“The surveillance mechanism is not powerful enough to cover the entire country.”
Most business, she says think only of short term profit and lack concern on a better customer service.
“Business community has poor respect towards consumer rights.”
She was speaking at a forum to mark world consumer rights day organized by the Institute of Policy Studies (IPS) in Colombo.
Thilakarathne says there are several other challenges as well faced by the regulators like insufficient testing facilities to get analytical reports on food items.
“Most of the testing labs are not accredited and the reports can be challenged. Therefore, more emphasis has to be placed in developing and promoting accredited laboratory network which is capable of addressing the needs of the food industry as well as the regulators.”
Further, she says Sri Lanka has to give due consideration on development of a food storage system, in order to ensure food safety and food security for its people.
“Prosecution of offenders is only a reactive measure to ensure food safety and a less effective method in the long term.”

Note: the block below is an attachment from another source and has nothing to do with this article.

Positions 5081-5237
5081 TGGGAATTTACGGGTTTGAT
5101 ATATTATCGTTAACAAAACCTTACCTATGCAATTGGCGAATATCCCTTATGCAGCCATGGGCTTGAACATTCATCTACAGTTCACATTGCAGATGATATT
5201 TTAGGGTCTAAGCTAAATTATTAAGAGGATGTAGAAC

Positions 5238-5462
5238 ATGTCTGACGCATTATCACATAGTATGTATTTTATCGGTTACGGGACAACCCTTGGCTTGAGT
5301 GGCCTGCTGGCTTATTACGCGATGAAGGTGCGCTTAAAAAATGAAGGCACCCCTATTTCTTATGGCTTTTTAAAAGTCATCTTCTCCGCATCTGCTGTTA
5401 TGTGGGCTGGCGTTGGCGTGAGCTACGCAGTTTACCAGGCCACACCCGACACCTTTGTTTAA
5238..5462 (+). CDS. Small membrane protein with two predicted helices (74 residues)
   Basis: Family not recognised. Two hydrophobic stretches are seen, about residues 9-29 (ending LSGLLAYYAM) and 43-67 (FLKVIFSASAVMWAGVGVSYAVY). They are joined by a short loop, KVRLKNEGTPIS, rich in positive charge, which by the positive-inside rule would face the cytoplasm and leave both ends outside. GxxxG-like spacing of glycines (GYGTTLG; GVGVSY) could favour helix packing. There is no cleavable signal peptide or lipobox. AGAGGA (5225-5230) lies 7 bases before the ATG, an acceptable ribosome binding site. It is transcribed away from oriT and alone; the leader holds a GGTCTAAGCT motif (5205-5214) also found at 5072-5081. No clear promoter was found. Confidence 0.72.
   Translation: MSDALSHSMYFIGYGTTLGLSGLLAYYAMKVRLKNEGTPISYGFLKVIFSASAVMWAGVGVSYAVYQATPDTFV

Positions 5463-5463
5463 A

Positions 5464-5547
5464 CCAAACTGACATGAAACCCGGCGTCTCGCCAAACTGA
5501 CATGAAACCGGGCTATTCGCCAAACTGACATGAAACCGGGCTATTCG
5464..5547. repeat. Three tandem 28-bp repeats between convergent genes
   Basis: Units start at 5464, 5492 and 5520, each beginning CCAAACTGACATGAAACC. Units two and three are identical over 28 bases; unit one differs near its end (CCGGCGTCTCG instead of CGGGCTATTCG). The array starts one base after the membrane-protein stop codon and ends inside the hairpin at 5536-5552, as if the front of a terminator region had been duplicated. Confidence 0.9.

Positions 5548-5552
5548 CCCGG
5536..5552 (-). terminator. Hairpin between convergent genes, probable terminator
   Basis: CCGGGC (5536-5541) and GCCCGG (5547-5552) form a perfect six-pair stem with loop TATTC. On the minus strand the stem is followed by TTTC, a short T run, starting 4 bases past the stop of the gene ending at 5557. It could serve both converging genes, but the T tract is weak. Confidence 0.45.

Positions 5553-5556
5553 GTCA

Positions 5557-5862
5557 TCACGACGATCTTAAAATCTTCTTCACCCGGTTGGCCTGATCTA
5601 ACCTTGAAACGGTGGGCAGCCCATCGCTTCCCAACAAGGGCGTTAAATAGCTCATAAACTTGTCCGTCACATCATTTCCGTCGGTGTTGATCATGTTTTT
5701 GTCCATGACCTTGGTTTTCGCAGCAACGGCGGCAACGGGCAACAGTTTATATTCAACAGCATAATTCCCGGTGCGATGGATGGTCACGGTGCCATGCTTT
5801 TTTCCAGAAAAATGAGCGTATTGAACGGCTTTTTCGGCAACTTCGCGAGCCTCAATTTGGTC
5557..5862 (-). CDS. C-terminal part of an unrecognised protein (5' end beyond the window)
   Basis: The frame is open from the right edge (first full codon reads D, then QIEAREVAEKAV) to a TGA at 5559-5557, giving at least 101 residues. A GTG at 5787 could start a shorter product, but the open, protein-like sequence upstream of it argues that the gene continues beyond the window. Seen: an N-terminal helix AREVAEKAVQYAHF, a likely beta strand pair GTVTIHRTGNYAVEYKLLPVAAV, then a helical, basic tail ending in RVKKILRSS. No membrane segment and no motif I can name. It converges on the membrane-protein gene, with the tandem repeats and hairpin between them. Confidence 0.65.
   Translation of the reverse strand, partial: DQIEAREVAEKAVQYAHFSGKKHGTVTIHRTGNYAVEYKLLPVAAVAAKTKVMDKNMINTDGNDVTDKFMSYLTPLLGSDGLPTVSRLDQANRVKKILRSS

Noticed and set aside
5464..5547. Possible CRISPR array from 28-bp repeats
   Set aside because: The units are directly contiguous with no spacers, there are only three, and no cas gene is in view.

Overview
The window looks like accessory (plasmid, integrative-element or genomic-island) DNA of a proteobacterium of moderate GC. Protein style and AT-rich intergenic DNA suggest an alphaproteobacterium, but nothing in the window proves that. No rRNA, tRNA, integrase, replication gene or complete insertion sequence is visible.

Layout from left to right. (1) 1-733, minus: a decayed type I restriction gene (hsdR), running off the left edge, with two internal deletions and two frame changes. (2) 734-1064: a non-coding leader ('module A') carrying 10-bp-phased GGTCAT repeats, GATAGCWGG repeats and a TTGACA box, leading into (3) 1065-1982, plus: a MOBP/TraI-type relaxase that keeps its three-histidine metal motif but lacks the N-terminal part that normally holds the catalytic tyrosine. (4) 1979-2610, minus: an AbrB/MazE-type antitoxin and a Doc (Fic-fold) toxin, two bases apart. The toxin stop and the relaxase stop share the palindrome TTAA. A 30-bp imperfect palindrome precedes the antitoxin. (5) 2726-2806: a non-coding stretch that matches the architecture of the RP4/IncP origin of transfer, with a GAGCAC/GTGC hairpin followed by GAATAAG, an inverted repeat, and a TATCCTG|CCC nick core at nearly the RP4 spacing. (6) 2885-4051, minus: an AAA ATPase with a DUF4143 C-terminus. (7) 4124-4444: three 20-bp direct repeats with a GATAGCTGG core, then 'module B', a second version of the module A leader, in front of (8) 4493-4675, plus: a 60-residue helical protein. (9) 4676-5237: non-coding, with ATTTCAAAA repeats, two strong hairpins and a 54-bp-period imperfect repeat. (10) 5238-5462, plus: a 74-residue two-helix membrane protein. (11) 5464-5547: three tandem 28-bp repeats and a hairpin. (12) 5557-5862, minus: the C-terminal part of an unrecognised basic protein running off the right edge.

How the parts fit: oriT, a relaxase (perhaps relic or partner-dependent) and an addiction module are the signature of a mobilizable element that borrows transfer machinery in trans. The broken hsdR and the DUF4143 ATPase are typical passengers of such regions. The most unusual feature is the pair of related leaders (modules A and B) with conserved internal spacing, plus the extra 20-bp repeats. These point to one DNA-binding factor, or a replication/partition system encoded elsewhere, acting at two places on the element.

“Promoting the industry for self-regulation is one option. But further thoughts are necessary on the level of success as a developing country.”
Consumers also have a big role to play and be vigilant about what they purchase. They need to check if the product is labelled properly, whether the expiry date is correctly mentioned, whether the product is free from external damages etc.
The IPS also launched a report to mark the day titled; report on implementation of school canteen guidelines.
The first copy of the report was handed over to chief guest at the event Rishard Bathiudeen, minister of Industry and Commerce.